From The Desk Of The Feelies: John Coltrane’s “A Love Supreme”

“Stay the course. Keep on trying.” So sings Glenn Mercer on the Feelies’ In Between, their sixth album and second since rebooting in 2008. Last year, the Haledon, N.J., band founded by guitarists Mercer and Bill Million celebrated its 40th anniversary. Crazy Rhythms, their frenetic, classic debut, arrived in 1980, but they waited six years for their second, the comparatively sedate The Good Earth. That was the first Feelies album with the band’s current lineup of Mercer, Million, bassist Brenda Sauter, drummer Stan Demeski and percussionist Dave Weckerman. After the (relatively) quick run of three albums between 1986 and 1991, the band retired until Sonic Youth coaxed a reunion in 2008 that led to sporadic touring and to 2011’s Here Before. The Feelies will be guest editing magnetmagazine.com all week. Read our new feature on them.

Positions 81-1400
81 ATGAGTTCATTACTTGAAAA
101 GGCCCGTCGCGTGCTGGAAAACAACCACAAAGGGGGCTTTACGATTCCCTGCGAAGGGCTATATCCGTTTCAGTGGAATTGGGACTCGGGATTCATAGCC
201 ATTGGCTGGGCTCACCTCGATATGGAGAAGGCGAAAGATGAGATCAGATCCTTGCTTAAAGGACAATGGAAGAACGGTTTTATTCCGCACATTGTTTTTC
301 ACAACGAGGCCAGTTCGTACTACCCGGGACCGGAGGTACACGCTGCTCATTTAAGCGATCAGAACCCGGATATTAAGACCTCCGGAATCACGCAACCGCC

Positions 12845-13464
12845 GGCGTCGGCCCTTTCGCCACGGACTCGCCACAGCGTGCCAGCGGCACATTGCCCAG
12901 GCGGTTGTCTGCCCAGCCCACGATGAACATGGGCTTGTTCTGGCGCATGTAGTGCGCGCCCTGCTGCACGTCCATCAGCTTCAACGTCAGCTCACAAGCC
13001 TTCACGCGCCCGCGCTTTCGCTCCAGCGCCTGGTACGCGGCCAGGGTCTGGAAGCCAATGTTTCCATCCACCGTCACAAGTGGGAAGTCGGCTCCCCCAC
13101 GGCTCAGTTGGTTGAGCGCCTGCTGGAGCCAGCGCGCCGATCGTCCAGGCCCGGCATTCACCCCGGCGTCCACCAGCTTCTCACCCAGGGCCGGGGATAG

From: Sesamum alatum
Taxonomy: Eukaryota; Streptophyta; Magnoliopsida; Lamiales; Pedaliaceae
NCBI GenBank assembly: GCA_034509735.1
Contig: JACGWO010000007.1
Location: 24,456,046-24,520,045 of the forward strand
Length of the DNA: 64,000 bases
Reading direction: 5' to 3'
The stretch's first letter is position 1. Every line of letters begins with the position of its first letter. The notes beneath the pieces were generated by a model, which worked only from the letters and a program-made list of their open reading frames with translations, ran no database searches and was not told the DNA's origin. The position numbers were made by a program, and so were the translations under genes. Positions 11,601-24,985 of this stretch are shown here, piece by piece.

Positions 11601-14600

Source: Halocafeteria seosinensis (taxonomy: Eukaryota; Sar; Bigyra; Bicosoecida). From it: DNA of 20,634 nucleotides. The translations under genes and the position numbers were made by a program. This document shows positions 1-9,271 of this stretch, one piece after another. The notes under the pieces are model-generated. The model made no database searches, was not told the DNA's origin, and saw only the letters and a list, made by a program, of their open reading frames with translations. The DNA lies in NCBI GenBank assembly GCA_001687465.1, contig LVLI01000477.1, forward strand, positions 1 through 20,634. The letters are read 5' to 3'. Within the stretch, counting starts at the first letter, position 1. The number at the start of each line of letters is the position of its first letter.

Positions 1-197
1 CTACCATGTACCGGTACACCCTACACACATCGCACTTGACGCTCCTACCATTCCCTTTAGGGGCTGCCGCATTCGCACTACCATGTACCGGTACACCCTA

Demeski: I got into jazz a little bit later, mostly because there were a lot of jazz snobs in college. The records didn’t seem as readily available and you didn’t have the internet where you could search things. And to be honest, I was too busy spending what money I had on VU, Beatles and Rolling Stones bootlegs during those years. Anyway, I guess by the mid-’80s, a nice vinyl reissue came out and I picked it up at Pier Platters. About 15 years later, the super-deluxe two-CD version came out with a Paris concert of the record as the second CD. Tenor sax is one of my favorite instruments, and I love Coltrane’s playing. Elvin Jones gives a performance that’s like a drum lesson each time I listen.